Hot Seat: LMF


The most loved (and hated) Hong Kong band of the noughties is back, and in no mood to play nice. By Edmund Lee

It happened here: in 2000, a Cantonese hip-hop and metal group was roundly condemned for the profanity in their songs. Going from the controversial target of the morality police to the irreplaceable voice of a generation, LMF, short for Lazy Mutha Fucka, has been combining their funny insight into the working class life with a biting sense of social critique – their victims ranging from the hypocritical paparazzi culture to the twisted showbiz industry to despicable politicians. With their tenth anniversary looming, the nine-man band is set to rumble many a stadium in their first tour since 2003. Ahead of their Singapore gig in early December, we caught up with them at a late-night rehearsal at the studio of Beyond’s Paul Wong, where the band’s four MCs gave us a lowdown on their latest plans.

This has to be our most crowded Hot Seat to date. With so many members, how do you usually do your press interviews?
MC Yan: You’re lucky if you get to see most of us together. We ourselves have to be real lucky to see the full band.

How many of you are here today?
Y: All of us.
Wah: Eight of us.
Phat: [DJ] Tommy’s not here.

Where’s he?
P: He’s busy working.
Y: Busy in Taiwan, promoting his new album and his company.

Ah, a Lazy Mutha Fucka is busy. Why that name in the first place?
W: We were too lazy to come up with a proper name [Laughs].

Are you still as lazy as before?
W: We’re getting better. We’re willing to go to work now.
Y: [We] learned that you can actually die from laziness. Like an illness: you can die from being lazy. But then again, it’s also not advisable to be too hard-working – you can die from that too.
Kit: As with everything, you shouldn’t push things to their extremes.

Is anyone of you especially lazy?
Together: Me.
Y: Oh no! Are we competing to be the laziest? We need to write a song and tell you later – who’s the laziest in Lazy Mutha Fucka?
W: I used to be the laziest.
K: But you’re the hardest working now.
P: To be honest, Kit would be the laziest.
Y: Is he really? Laziest in which aspects? I think each of us has to state his case in a song. We’re writing a reggae song with sixty tempos: To be the Laziest [Laughs].

What’s the biggest change since you last played together?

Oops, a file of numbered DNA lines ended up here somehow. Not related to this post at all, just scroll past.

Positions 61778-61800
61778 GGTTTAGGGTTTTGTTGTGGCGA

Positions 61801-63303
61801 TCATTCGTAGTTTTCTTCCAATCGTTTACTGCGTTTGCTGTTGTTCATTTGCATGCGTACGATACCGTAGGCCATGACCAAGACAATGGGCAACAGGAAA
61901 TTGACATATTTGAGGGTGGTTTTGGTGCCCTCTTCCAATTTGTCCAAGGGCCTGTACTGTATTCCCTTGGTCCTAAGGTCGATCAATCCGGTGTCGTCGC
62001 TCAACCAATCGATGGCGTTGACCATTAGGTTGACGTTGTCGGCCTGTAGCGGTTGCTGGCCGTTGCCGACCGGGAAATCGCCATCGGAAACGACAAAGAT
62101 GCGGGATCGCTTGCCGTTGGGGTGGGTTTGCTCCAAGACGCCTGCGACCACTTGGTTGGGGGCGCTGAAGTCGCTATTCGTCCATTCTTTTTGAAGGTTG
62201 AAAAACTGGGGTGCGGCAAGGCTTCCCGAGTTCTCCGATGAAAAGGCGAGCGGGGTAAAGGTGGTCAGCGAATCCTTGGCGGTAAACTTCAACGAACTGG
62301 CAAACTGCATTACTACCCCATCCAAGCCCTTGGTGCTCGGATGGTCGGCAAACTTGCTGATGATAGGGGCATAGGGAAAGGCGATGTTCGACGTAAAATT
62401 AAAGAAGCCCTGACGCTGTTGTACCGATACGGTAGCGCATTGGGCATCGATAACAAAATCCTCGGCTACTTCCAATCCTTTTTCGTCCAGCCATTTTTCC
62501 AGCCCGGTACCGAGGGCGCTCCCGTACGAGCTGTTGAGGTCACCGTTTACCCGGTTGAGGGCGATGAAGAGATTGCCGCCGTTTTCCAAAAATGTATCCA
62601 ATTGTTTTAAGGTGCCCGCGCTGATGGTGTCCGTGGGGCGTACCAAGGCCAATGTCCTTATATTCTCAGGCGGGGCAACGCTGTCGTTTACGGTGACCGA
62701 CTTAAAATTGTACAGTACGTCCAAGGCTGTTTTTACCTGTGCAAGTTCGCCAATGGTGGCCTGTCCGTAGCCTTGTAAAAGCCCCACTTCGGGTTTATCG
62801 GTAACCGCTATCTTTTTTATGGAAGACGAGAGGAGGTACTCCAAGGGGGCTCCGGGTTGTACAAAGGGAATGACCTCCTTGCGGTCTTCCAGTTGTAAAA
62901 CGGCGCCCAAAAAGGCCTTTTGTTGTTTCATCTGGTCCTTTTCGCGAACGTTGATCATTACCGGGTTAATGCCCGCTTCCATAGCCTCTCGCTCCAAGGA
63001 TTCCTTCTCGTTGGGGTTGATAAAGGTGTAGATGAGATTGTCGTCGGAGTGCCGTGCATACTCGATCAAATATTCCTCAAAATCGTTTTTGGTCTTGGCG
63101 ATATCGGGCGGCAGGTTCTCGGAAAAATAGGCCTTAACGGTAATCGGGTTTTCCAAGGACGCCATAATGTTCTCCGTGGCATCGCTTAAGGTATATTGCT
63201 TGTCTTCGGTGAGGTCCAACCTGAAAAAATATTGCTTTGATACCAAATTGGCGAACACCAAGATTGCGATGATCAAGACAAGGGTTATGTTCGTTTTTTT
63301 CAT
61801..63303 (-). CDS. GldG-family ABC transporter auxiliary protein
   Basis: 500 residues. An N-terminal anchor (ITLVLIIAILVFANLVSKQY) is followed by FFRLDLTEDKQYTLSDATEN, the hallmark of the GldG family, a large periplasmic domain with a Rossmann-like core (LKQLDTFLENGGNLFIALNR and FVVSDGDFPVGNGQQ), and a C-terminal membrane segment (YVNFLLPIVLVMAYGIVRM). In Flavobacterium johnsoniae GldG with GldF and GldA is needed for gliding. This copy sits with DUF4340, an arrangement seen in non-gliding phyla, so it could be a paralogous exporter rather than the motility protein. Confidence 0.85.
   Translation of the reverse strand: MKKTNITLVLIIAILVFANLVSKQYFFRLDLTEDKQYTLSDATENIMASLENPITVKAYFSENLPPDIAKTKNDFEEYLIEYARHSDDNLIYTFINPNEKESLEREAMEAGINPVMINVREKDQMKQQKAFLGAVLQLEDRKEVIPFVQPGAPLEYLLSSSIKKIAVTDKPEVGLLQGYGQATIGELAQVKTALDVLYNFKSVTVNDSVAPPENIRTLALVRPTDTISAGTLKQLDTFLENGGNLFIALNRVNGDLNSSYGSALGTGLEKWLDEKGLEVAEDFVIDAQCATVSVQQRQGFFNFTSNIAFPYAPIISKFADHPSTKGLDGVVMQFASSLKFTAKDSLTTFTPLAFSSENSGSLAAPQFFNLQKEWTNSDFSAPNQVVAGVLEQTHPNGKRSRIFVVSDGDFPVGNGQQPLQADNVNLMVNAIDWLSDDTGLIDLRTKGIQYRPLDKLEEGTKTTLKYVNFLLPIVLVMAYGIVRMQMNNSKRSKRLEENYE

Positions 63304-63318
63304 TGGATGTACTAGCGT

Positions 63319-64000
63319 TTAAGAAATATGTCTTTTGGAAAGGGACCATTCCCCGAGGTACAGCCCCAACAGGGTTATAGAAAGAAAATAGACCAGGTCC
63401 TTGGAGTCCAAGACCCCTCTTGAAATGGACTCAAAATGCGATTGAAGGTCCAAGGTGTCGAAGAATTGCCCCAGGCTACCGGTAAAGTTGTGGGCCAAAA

K: We’re more… mature.
Y: Physically, we’re also ‘more mature’ – our bodies are weaker.
P: This reunion feels like the time we just formed the band in 1999. We’re doing this just for fun. We’re happy…
K: And pressure-free…
P: And we recorded a new song – Hold Your Middle Finger (揸緊中指) [a pun on ‘keep to your principle’] – in three weeks.

Has your mentality changed after all these years?
Y: Most of the people who came up to me on the streets were asking me, ‘Why aren’t you playing [music] anymore? So… who’s going to fuck the society for us?’ It really shouldn’t be our responsibility – ours alone – to do this. We’re saying to each other that whatever we fucked [in our past songs], we’ve actually fucked them a bit too early. You can fit the [new hate figures in the society] into our [old] songs, and they’ll still work perfectly.
W: And the people who wronged the society are still wronging the society.

Do you mind if some young people listen to your songs not for the messages, but just for the cool?
W: We don’t mind.
Y: And to be frank, foul-language songs weren’t invented by us.
W: Perhaps we were the same when we were 15 or 16. I used to say to the friend sitting next to me, ‘Why the fuck are you listening to [Cantopop star] Alan Tam? Are you fucking crazy?’ And I was listening to fucking Deep Purple! In the end, we’re all the same.
K: That said, when we read the comments from our supporters, who used to like us just because of the foul language, they’re saying that they’ve now realised how meaningful our lyrics are.

What are your plans for this reunion apart from the two announced gigs?
We want to go into the communities, to guide teenagers onto the right track with our own experience. But we’re not sure that the schools will let us do it. You know, we’re nine formidable guys, full of tattoos.
Y: And we want to go on a one-year global tour.
W: But our long-term plans never go beyond the coming three months [All laugh].
P: We live up to our name: we’re the real Lazy Mutha Fucka.
K: We can’t look forward to something too far away.
Y: The furthest we can go is 2012, anyway. According to the Mayans [Laughs].

LMF play HITEC on Saturday, January 2 as part of The Wild Lazy Tour. Their new song is available for free download at


Add your comment